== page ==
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'E-team' explores the human side of Human Rights Watch

E-TEAM the movie, LLC

This story is part of True/False Conversations, a series of in-depth interviews with the filmmakers of this year’s True/False Festival.  Find the rest of them here or download the podcast on iTunes.

Offering unprecedented access into the hidden operations of Human Rights Watch, the film E-Team follows four members of the organization's investigative unit. Known collectively as the Emergencies team, the group crisscrosses the globe, risking their lives in order to expose gross human rights abuses, and hold perpetrators accountable.

Using a cinéma vérité style, directors Ross Kauffman and Katy Chevigny follow the members to Libya and Syria. In addition to tracking the team's boots on the ground work, the film explores the personal lives of the members and their relationships.

I spoke with directors Ross Kaufman and Kate Chevigny about what went into making the film.

Why did you make this film?

KC: [Ross and I] have known each other for a long time and we were looking for a project to work on together. And we were aware of Human Rights Watch's work, but we had no idea whether their work would be good for a film. It wasn't until we met with the members of the E-team and had dinner with them. They were such incredible characters. They were the kind of people you meet and think there should be a movie about these guys.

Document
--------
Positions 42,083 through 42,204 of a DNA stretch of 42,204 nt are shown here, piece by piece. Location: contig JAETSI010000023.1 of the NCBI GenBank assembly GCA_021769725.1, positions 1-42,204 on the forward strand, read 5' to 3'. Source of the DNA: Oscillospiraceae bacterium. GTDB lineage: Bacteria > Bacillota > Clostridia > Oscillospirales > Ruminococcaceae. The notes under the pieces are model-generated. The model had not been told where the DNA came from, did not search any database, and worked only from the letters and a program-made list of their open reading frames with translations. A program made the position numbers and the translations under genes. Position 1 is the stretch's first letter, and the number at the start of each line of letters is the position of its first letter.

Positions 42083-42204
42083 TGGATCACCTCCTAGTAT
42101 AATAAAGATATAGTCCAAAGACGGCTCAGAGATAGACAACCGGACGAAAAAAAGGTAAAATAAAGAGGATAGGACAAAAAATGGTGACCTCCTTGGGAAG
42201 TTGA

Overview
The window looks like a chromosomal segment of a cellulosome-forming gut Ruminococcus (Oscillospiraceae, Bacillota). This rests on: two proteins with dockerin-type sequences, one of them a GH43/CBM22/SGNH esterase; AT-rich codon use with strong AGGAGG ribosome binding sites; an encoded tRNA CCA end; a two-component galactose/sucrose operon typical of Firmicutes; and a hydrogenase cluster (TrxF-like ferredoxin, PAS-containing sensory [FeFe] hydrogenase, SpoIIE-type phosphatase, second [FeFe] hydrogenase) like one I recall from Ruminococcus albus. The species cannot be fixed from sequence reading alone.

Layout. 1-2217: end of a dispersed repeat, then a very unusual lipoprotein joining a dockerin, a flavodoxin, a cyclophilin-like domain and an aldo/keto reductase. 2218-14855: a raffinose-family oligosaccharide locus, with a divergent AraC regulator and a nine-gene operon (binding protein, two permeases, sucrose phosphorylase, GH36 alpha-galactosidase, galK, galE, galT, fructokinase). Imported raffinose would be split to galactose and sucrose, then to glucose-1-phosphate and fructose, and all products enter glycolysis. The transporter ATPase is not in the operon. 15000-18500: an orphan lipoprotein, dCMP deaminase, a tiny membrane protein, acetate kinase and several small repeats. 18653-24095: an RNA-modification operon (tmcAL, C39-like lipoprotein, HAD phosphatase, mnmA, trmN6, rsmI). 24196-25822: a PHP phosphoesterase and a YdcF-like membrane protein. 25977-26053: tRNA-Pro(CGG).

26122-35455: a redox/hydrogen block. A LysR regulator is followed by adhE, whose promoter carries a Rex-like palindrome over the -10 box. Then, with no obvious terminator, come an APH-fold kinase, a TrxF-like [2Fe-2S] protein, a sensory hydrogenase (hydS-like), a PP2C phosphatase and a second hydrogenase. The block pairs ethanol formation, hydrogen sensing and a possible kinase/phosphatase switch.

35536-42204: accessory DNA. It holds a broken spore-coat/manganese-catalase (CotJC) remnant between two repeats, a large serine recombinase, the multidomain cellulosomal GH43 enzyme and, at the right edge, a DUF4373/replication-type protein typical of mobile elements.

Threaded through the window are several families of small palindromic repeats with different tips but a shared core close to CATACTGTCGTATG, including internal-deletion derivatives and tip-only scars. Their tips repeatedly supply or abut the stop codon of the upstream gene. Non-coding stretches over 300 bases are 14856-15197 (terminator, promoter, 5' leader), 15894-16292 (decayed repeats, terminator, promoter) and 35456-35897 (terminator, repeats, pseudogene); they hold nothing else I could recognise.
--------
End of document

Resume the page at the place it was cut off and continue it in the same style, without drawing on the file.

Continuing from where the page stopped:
Who are the members?

KC: They're kind of like a human rights mod squad. Anna's the Russian, very tough, chain smoking, and also never takes no for an answer -- she's like the fiery Russian. RK: Fred's a nice guy from New York. He's just a sweet funny, affable person who has a goofy sense of humor. And then you play that against Peter who's this tough guy who's originally from Belgium. And Peter can definitely rub people sometimes the right way and sometimes the wrong way. And then there's Ole who is married to Anna. Ole is a very placid, relaxed Norweigian. So the combination of all these characters together is what Katy and I really reacted to. Any one of these characters would have made a great film, but the combination of all of them really just added to the sense of a very diverse team.

How did you get Human Rights Watch on board?

RK: When we got together with Human Rights Watch, they were very clear. They knew our work and they really knew us in a way. And they felt like we would be able to tell a story about their organization, so they granted us access. It's really important to understand that we were very clear with Human Rights Watch. We said we needed to have full creative control. We have to be able to show your organization warts and all.

What challenges did you encounter when making this film?

KC: It's very challenging making a film that's in cinéma vérité style like this, where we didn't know what the story was, we didn't know what was going to happen in Libya and Syria. And yet we had to make judgment calls on whether or not to spend the money and resources to get on a plane and go to Libya, Syria, Paris, and do some filming. So you're taking these leaps of faith throughout.

Rehman Tungekar is a former producer for KBIA, who left at the beginning of 2014.